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We will be Closed on Memorial Day
We will be Closed on Memorial Day
Common Plants that are Toxic for Horses

Common Plants that are Toxic for Horses

Many plants naturally occurring in your horse's environment can make them very sick. In most cases, horses will avoid toxic plants because many have bitter flavors. However, knowing what plants can be harmful and removing them from your horse's pasture and environment can help keep them safe and healthy. Unfortunately, many plants are dangerous for horses. We’ve compiled a list of some of the most common toxic plants to make identification easier.

Brackern Fern close up.

Bracken Fern 

Bracken fern is one of the few toxic plants many horses will eat. When small quantities are eaten regularly, Bracken fern will cause thiamine deficiency. Thiamine deficiency results in blindness, depression, weight loss, and uncoordinated gait. Larger quantities can be fatal. Occasionally, bracken fern is chopped up in the hay. Bracken fern in the hay will take longer to cause a thiamine deficiency. Diagnosis is pretty straightforward as your veterinarian can test for thiamine deficiency and treatment can include thiamine injections in severe cases. Always make sure the hay you buy is from a farm with no bracken fern on the property.

Oleander close up.


Oleander is a large tree or hedge-like bush often used in landscaping. It's a very hardy plant, so it's hard to kill. This drought-tolerant plant is widespread in the Southwest. Every part of the oleander plant is highly toxic to horses, as the plant contains cardiac glycosides. If horses ingest the roots, leaves, stems, seeds, fruit, or flowers of the plant, veterinary attention is needed right away. As little as one ounce can be lethal to horses, depending on the size of the horse. Sudden symptoms and a quick decline within 8-10 hours are common with oleander ingestion. Symptoms include colic, diarrhea, labored breathing, muscle tremors, and inability to stand.

Red white alsike.

Red, White & Alsike Clover 

Alsike Clovers can be toxic to horses, while red and white clovers foster mold more easily, and thus can make horses ill. It is most common in the Northern United States and Canada. If your horse is exposed to Alsike clover for a short period, they may experience photosensitization. Photosensitization is when your horse's skin becomes sensitive to sunlight. This tends to affect areas with pink skin and white hair the most. Symptoms include bumpy, peeling, or reddened skin, oozing sores, and mouth sores. Long-term exposure will cause nitrate poisoning and liver damage. Horses consuming hay or fresh pasture with as little as 20% alsike clover can begin to show liver damage.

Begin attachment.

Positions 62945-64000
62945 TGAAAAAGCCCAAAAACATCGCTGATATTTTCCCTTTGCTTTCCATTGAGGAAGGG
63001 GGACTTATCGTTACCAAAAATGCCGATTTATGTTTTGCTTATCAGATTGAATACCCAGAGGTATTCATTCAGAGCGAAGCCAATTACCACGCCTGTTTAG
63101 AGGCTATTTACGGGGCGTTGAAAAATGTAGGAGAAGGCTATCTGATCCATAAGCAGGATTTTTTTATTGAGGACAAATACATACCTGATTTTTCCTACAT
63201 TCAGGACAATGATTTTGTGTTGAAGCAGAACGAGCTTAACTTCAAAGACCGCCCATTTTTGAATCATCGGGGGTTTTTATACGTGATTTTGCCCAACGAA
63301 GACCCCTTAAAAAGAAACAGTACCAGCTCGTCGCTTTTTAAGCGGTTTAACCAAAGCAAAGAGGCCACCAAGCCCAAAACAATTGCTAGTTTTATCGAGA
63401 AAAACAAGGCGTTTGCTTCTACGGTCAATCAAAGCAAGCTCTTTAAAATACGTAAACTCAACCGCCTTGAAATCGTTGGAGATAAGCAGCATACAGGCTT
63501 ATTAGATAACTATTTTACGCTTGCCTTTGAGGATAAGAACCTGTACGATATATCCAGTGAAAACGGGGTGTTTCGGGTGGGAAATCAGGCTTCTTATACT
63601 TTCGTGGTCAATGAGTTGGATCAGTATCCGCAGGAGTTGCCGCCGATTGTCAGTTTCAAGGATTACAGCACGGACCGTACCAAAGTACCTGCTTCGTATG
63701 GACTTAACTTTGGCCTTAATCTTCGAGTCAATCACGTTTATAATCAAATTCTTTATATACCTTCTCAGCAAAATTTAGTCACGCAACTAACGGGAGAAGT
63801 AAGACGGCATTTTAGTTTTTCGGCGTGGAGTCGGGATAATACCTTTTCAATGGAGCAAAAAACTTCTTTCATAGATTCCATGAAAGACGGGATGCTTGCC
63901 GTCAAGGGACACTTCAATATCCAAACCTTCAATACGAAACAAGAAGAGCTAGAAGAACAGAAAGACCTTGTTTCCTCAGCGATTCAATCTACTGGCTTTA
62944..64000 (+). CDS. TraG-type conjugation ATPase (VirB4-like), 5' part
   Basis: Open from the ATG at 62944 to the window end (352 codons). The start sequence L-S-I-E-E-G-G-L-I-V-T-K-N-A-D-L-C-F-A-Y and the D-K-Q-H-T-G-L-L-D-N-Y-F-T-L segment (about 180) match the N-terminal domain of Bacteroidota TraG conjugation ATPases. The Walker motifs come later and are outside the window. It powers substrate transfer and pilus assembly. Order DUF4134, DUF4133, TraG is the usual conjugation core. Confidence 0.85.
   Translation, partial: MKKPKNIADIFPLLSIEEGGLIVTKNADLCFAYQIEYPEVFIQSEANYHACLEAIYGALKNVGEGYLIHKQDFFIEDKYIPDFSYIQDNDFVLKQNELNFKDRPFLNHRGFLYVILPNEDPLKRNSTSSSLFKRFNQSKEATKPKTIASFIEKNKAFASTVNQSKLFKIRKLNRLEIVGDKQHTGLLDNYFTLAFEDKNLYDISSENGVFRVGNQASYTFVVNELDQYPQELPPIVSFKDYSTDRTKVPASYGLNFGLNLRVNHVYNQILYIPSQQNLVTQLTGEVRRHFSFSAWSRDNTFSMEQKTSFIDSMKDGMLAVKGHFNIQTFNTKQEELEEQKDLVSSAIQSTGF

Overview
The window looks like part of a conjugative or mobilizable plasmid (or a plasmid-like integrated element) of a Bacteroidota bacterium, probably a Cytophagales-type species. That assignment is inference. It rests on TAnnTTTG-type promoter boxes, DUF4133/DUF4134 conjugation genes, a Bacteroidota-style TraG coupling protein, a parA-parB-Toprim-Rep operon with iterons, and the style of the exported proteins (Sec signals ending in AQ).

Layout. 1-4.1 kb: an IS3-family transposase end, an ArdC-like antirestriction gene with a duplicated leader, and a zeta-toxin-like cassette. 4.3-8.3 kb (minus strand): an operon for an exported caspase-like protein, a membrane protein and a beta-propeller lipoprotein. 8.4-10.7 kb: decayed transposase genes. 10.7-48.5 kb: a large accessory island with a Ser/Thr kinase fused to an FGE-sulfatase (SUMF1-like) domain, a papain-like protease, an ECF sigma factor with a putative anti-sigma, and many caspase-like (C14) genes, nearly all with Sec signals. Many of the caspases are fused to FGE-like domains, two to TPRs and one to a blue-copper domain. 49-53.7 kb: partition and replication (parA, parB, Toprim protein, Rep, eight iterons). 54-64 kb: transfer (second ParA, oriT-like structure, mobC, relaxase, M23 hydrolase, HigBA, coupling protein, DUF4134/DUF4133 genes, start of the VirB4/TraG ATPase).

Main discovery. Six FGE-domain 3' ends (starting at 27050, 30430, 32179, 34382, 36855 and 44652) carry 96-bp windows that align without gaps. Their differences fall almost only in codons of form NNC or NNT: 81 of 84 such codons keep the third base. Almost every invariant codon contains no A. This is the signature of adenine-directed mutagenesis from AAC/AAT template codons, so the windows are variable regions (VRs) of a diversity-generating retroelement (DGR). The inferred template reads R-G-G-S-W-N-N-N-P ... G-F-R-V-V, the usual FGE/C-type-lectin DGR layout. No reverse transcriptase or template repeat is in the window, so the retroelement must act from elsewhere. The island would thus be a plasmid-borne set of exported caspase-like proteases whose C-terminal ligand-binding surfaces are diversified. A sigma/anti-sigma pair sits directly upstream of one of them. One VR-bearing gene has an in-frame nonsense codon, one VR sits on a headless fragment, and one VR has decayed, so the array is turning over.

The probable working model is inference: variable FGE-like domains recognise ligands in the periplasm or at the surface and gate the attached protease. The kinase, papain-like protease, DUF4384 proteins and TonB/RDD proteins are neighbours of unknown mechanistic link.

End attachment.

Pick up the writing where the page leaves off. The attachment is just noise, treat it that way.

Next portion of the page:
Pine close up.


While pine is not as toxic as the other plants on our list, it is still slightly toxic to horses. Because it is so common and hearty, it’s worth mentioning the effects. Pine trees contain isocupressic acids, held in high levels in the tree's needles. Eating this acid can cause gastric distress and, in some cases, abortions in pregnant mares.  In extreme cases, other long-term effects include central nervous system damage, renal damage, and death. The most toxic pine tree varieties are Ponderosa Pine, Norfolk Pine, Yew Pine, Monterey Pine, and the Lodgepole Pine.



Buckeye is a reasonably common shrub in North America. When ingested, all parts of this plant are highly toxic to horses, cattle, dogs, humans, and other animals. Drooling and diarrhea are the first symptoms of buckeye ingestion. If more is ingested or symptoms progress, you may notice muscle spasms, dilated pupils, coordination and neurological issues, muscle weakness, and seizures. 

Pokeweed close up.


Pokeweed is a common plant in North America, the Midwest, South, and parts of the West Coast. It is a poisonous plant to humans, dogs, horses, and livestock. Pokeweed poisoning is caused by the toxin phytolaccatoxin, which causes a burning sensation in the mouth, colic, and diarrhea. While the most poisonous part of the plant is the roots, the leaves have enough toxins to make animals sick.

If you are looking for additional resources about toxic plants, visit ASPCA. Learning to identify and remove poisonous plants from your horse’s pasture and surrounding areas can save you a lot of heartache. Additionally, it’s essential to survey your pastures after heavy storms. Even if you don’t have toxic plants in your field, debris can blow in and be consumed by your horse.

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